Britain Issues New Guidelines For Offshore Field Developments

Britain’s Oil and Gas Authority (OGA) has issued updated guidelines to help support the next wave of UK offshore oil and gas field developments.

Currently 15 new projects are in progress across the UK continental shelf (UKCS), with estimated combined capex of roughly £15 billion ($20.26 billion), and forecast production of 1.5 billion barrels of oil equivalent (Bboe) across the life of the fields, Offshore reports.

In addition, OGA is reviewing around 50 further projects that could progress to future development.

The new “Requirements for the planning of and consent to UKCS field developments” guidance, developed with input from the industry, is designed to help operators achieve consistent delivery of successful high quality, high value projects, the OGA said.

There is strong emphasis on the benefits of early project planning and supply chain collaboration, including the use of supply chain action plans.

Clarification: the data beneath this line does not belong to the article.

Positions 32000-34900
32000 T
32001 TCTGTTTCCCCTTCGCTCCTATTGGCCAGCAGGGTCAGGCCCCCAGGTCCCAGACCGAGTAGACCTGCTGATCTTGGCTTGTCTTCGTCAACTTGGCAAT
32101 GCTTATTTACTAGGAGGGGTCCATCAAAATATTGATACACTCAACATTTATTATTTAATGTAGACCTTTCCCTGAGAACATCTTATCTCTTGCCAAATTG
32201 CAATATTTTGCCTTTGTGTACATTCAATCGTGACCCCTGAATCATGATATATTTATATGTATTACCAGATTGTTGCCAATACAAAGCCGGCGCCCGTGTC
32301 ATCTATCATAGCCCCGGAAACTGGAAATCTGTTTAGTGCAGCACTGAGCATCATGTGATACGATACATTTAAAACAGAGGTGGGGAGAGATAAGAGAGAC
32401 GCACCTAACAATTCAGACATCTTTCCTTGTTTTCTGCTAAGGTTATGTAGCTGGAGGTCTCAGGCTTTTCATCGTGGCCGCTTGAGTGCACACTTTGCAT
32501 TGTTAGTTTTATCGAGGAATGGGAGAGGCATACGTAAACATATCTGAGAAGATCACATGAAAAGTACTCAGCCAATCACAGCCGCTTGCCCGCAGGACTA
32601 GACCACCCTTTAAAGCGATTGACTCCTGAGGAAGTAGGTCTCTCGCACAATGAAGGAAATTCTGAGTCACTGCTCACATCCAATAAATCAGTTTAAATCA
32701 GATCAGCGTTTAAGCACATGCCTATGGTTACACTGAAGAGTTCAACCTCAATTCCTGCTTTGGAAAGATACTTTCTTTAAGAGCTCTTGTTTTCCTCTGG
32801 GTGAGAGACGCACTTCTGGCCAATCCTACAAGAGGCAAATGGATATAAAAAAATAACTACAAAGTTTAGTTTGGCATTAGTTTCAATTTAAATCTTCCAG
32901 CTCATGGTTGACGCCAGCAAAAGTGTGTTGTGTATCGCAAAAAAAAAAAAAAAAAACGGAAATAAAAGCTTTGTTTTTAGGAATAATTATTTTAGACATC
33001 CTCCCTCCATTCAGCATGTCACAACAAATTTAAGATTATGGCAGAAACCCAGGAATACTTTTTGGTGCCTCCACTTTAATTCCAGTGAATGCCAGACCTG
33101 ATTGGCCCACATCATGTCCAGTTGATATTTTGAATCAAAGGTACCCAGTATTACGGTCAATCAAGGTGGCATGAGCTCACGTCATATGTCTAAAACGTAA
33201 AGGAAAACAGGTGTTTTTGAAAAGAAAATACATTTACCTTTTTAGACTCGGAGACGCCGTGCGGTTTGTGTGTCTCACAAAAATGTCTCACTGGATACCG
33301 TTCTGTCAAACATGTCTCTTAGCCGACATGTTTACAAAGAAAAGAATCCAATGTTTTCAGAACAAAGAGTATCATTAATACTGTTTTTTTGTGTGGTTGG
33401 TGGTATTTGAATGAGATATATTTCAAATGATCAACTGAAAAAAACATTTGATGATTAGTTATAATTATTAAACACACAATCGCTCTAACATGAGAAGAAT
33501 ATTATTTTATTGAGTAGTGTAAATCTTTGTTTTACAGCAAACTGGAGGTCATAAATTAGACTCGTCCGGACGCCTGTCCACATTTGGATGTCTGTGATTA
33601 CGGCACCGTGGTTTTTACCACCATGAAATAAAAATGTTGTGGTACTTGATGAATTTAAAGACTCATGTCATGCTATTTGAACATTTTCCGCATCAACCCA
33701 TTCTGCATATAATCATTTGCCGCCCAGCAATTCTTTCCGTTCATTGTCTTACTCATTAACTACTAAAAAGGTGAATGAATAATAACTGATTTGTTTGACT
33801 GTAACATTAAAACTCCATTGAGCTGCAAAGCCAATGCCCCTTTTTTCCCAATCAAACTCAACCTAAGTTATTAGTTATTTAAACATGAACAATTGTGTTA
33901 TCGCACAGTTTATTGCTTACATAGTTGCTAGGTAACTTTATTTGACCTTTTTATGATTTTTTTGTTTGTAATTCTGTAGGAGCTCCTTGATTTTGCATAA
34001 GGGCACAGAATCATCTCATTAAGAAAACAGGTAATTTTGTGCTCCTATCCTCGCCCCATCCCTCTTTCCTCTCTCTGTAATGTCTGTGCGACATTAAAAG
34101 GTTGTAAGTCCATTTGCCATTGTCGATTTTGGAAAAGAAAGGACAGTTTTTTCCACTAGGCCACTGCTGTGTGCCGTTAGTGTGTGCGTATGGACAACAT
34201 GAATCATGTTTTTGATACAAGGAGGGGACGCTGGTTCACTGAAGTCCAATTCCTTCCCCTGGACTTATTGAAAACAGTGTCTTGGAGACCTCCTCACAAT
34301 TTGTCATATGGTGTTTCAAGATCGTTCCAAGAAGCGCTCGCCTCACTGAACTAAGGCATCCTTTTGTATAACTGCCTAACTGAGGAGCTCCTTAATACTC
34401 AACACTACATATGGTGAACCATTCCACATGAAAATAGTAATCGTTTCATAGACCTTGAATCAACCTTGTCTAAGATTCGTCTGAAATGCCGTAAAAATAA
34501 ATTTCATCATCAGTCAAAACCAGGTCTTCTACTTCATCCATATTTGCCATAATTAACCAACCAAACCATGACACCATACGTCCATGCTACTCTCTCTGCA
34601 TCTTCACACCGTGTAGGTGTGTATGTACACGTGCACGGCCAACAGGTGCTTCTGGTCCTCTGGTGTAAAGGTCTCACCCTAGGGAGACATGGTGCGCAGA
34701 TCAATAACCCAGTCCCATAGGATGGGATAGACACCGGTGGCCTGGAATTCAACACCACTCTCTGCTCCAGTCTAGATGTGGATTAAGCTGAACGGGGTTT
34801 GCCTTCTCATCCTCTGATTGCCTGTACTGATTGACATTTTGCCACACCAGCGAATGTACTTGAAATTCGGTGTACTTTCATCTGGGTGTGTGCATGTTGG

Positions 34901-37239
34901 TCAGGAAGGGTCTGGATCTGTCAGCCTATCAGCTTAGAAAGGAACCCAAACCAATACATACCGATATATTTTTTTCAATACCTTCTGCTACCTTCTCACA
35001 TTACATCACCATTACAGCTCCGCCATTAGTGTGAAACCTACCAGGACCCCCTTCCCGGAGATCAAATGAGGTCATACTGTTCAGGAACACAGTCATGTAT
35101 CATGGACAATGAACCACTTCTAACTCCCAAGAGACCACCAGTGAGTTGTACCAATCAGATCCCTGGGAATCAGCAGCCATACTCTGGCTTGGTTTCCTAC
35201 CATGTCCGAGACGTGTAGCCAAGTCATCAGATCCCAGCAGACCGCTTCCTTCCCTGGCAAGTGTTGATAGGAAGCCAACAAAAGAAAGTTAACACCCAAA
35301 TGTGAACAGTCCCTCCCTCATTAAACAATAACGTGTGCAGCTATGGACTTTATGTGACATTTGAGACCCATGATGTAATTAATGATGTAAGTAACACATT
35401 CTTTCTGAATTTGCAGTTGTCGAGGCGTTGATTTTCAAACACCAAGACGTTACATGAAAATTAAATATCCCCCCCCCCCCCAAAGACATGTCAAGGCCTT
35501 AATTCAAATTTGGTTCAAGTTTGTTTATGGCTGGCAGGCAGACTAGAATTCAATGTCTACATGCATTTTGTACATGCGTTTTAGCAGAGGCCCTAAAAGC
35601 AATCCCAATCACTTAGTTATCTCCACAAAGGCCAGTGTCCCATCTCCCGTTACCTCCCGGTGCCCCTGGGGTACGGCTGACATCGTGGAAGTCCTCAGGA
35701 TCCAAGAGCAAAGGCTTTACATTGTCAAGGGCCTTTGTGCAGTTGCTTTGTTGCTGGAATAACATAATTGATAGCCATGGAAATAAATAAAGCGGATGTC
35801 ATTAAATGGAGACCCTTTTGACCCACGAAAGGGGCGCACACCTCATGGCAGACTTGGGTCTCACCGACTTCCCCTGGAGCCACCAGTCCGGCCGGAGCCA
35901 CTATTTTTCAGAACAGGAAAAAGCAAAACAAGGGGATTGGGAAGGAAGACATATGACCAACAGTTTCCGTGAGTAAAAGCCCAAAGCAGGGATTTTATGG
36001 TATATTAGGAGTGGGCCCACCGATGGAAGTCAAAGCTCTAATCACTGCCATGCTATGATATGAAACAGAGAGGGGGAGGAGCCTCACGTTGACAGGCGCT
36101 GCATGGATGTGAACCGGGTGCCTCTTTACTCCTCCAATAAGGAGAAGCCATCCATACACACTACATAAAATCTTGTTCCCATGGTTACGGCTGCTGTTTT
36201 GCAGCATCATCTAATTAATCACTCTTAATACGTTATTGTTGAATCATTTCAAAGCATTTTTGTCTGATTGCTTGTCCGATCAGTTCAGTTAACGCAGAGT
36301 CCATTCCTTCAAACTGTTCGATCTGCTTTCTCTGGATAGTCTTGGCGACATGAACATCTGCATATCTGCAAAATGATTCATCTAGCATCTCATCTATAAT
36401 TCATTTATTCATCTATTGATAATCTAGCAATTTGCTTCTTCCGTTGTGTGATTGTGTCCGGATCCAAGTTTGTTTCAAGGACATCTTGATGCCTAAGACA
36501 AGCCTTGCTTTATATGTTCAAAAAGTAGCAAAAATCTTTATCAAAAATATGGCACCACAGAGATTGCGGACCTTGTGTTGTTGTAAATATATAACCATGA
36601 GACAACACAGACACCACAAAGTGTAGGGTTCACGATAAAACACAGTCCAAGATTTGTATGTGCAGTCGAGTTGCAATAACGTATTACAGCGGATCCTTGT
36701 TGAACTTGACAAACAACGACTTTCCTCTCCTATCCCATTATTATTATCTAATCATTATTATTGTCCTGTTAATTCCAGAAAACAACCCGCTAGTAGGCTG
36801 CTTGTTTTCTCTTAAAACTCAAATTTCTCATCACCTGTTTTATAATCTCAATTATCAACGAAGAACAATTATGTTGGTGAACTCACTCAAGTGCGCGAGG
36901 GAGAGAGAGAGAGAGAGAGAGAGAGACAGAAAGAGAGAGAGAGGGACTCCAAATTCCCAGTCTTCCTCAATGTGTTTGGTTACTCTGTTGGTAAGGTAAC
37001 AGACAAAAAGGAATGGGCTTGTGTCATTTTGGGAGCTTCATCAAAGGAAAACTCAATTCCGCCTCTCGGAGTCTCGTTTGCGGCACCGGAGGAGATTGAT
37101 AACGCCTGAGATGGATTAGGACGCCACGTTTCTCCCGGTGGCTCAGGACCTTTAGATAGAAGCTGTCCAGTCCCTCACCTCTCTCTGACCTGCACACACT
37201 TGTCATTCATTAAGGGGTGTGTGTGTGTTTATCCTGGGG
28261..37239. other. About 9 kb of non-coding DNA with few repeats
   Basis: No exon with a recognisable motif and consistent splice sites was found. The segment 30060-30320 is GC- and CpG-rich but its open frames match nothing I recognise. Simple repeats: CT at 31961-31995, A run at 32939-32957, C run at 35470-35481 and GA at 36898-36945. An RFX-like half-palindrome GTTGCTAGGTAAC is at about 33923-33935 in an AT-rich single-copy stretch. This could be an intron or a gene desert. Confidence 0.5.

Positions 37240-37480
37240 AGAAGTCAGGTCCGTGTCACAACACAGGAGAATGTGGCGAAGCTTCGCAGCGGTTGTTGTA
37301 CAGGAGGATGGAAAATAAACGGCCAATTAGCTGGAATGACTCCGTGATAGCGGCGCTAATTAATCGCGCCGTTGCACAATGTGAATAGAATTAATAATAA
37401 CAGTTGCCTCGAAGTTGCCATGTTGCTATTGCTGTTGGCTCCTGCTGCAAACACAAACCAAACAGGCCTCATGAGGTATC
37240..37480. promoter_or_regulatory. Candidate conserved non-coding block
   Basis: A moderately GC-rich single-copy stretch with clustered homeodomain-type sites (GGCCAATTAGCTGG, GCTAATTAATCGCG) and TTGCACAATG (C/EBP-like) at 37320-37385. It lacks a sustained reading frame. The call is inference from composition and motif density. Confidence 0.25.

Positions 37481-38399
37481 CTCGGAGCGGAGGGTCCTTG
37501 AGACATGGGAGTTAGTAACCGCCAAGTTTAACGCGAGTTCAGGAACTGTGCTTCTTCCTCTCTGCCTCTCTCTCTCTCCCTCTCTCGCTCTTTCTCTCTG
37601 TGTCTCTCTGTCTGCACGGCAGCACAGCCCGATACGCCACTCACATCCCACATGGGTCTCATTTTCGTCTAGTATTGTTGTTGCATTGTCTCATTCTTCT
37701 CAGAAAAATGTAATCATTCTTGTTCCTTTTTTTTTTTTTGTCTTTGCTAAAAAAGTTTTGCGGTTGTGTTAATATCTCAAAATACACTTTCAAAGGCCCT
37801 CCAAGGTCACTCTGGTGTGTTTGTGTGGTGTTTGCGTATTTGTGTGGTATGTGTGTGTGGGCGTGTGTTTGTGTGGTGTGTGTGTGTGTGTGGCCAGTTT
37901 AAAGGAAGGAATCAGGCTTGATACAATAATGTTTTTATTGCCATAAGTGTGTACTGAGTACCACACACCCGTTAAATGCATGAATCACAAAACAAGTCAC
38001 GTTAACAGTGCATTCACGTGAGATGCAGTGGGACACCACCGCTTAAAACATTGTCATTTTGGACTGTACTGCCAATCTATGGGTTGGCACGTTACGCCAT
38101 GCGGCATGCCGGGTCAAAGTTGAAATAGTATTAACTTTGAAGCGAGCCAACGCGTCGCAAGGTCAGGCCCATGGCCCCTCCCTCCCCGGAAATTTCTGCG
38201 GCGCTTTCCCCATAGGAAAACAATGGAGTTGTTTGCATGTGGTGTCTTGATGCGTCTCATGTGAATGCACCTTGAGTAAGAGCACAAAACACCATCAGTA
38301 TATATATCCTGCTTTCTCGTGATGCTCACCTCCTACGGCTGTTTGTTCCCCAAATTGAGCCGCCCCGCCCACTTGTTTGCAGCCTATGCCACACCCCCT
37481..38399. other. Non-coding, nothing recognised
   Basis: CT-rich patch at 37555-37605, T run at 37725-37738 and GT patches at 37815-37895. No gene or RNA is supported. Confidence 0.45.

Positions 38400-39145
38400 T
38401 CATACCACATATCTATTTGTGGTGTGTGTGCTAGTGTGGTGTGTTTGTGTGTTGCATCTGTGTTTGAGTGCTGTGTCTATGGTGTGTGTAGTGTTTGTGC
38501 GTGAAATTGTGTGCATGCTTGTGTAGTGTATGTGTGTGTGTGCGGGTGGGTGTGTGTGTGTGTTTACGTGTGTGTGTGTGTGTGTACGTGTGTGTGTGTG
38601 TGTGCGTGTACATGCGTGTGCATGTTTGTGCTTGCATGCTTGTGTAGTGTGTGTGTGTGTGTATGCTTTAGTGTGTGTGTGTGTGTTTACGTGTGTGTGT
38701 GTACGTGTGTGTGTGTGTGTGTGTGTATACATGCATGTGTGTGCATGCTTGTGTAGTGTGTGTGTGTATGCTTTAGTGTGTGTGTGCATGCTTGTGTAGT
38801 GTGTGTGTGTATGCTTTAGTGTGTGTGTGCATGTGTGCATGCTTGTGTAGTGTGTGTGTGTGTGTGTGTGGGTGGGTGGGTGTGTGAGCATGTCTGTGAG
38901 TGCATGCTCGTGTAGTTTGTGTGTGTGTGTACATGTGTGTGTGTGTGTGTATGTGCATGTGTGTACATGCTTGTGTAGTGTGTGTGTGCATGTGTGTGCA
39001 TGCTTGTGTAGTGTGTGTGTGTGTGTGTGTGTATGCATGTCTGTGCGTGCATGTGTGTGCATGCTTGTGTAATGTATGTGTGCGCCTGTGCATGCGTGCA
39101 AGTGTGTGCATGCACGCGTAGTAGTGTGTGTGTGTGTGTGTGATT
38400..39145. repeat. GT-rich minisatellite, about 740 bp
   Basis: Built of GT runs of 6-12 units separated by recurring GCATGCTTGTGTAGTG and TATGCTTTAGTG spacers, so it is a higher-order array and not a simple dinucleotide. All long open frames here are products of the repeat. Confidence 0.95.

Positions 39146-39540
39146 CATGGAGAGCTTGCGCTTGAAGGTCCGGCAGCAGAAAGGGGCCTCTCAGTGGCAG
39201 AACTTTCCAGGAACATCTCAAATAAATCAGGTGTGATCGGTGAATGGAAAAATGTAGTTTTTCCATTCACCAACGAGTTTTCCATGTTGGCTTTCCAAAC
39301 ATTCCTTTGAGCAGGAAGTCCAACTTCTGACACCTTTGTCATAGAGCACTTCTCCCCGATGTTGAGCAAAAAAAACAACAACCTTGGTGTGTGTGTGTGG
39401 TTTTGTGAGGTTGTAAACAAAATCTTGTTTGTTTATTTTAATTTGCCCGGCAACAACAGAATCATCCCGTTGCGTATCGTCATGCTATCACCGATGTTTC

Gunther Newcombe, the OGA’s director of operations, said: “The new guidance puts a stronger focus on front-end planning, early engagement with the supply chain and making the right choice at the concept select stage.”

Jon Graham, Apache, region vp North Sea and co-chair of the MER UK Asset Stewardship Taskforce said: “This comprehensive updated new field development guidance reflects the sea change in asset stewardship that’s been happening in the UKCS since the OGA came into existence.

“The regulatory and operating environments have evolved considerably, and this guidance provides a clear roadmap for any operator to navigate their way through, and maximize economic recovery from new field developments.”

Chris Claydon, chief executive of the Engineering Construction Industry Training Board (ECITB) added: “The OGA’s guidance complements the ECITB’s work to boost project management competence and drive collaboration.

“Our Project Collaboration toolkit is designed to help project leaders create the right environment to drive innovation and efficiency in project delivery, helping to reduce unit development costs in the UKCS.”

The new guidance incorporates principles established from current stewardship expectations and the “Lessons Learned from UKCS Oil and Gas Projects 2011-2016” report. Its content has been devised to help the industry navigate through the process of developing a new field, from discovery through production, according to Offshore reports.

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